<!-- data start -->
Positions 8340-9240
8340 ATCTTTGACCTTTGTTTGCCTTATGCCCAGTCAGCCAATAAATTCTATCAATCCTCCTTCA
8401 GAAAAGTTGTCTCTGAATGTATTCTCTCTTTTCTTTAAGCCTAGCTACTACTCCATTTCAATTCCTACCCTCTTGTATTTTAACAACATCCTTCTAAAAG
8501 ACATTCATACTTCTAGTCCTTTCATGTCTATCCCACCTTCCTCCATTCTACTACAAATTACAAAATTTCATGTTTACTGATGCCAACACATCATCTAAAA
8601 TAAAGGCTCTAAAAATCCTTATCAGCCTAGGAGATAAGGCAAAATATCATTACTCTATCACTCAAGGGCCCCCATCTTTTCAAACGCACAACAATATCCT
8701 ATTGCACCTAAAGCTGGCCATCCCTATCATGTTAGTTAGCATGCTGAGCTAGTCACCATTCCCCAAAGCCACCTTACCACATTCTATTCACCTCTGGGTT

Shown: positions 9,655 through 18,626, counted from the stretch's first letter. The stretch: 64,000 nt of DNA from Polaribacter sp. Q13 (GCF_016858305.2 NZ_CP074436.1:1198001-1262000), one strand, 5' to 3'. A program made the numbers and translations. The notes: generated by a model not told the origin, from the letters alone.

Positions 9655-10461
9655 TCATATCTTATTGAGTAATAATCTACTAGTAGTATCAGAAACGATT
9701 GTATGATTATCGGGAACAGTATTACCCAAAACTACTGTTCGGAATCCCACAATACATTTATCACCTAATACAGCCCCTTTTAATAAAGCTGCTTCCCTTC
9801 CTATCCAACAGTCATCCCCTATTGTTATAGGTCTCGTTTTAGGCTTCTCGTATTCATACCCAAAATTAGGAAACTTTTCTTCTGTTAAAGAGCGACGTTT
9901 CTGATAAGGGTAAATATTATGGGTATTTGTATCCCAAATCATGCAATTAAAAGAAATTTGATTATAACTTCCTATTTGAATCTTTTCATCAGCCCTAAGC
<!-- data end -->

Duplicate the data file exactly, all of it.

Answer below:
Positions 8340-9240
8340 ATCTTTGACCTTTGTTTGCCTTATGCCCAGTCAGCCAATAAATTCTATCAATCCTCCTTCA
8401 GAAAAGTTGTCTCTGAATGTATTCTCTCTTTTCTTTAAGCCTAGCTACTACTCCATTTCAATTCCTACCCTCTTGTATTTTAACAACATCCTTCTAAAAG
8501 ACATTCATACTTCTAGTCCTTTCATGTCTATCCCACCTTCCTCCATTCTACTACAAATTACAAAATTTCATGTTTACTGATGCCAACACATCATCTAAAA
8601 TAAAGGCTCTAAAAATCCTTATCAGCCTAGGAGATAAGGCAAAATATCATTACTCTATCACTCAAGGGCCCCCATCTTTTCAAACGCACAACAATATCCT
8701 ATTGCACCTAAAGCTGGCCATCCCTATCATGTTAGTTAGCATGCTGAGCTAGTCACCATTCCCCAAAGCCACCTTACCACATTCTATTCACCTCTGGGTT

Shown: positions 9,655 through 18,626, counted from the stretch's first letter. The stretch: 64,000 nt of DNA from Polaribacter sp. Q13 (GCF_016858305.2 NZ_CP074436.1:1198001-1262000), one strand, 5' to 3'. A program made the numbers and translations. The notes: generated by a model not told the origin, from the letters alone.

Positions 9655-10461
9655 TCATATCTTATTGAGTAATAATCTACTAGTAGTATCAGAAACGATT
9701 GTATGATTATCGGGAACAGTATTACCCAAAACTACTGTTCGGAATCCCACAATACATTTATCACCTAATACAGCCCCTTTTAATAAAGCTGCTTCCCTTC
9801 CTATCCAACAGTCATCCCCTATTGTTATAGGTCTCGTTTTAGGCTTCTCGTATTCATACCCAAAATTAGGAAACTTTTCTTCTGTTAAAGAGCGACGTTT
9901 CTGATAAGGGTAAATATTATGGGTATTTGTATCCCAAATCATGCAATTAAAAGAAATTTGATTATAACTTCCTATTTGAATCTTTTCATCAGCCCTAAGC